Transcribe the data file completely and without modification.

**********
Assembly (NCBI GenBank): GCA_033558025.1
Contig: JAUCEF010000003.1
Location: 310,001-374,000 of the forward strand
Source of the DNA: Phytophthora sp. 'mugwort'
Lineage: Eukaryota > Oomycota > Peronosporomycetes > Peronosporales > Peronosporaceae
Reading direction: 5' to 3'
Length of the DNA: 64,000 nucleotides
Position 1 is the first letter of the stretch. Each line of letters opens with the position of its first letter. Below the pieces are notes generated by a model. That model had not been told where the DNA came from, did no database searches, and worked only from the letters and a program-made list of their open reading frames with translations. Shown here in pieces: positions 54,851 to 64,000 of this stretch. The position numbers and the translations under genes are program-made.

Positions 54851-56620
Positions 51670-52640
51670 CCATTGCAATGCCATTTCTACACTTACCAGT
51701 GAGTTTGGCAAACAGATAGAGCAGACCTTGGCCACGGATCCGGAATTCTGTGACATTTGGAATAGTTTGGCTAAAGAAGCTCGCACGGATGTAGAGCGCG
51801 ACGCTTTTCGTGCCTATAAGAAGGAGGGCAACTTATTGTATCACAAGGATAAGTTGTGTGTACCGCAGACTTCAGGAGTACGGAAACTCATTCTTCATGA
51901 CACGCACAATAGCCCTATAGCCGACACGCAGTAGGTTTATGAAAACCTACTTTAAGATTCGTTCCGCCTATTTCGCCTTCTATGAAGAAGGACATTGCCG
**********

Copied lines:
Assembly (NCBI GenBank): GCA_033558025.1
Contig: JAUCEF010000003.1
Location: 310,001-374,000 of the forward strand
Source of the DNA: Phytophthora sp. 'mugwort'
Lineage: Eukaryota > Oomycota > Peronosporomycetes > Peronosporales > Peronosporaceae
Reading direction: 5' to 3'
Length of the DNA: 64,000 nucleotides
Position 1 is the first letter of the stretch. Each line of letters opens with the position of its first letter. Below the pieces are notes generated by a model. That model had not been told where the DNA came from, did no database searches, and worked only from the letters and a program-made list of their open reading frames with translations. Shown here in pieces: positions 54,851 to 64,000 of this stretch. The position numbers and the translations under genes are program-made.

Positions 54851-56620
Positions 51670-52640
51670 CCATTGCAATGCCATTTCTACACTTACCAGT
51701 GAGTTTGGCAAACAGATAGAGCAGACCTTGGCCACGGATCCGGAATTCTGTGACATTTGGAATAGTTTGGCTAAAGAAGCTCGCACGGATGTAGAGCGCG
51801 ACGCTTTTCGTGCCTATAAGAAGGAGGGCAACTTATTGTATCACAAGGATAAGTTGTGTGTACCGCAGACTTCAGGAGTACGGAAACTCATTCTTCATGA
51901 CACGCACAATAGCCCTATAGCCGACACGCAGTAGGTTTATGAAAACCTACTTTAAGATTCGTTCCGCCTATTTCGCCTTCTATGAAGAAGGACATTGCCG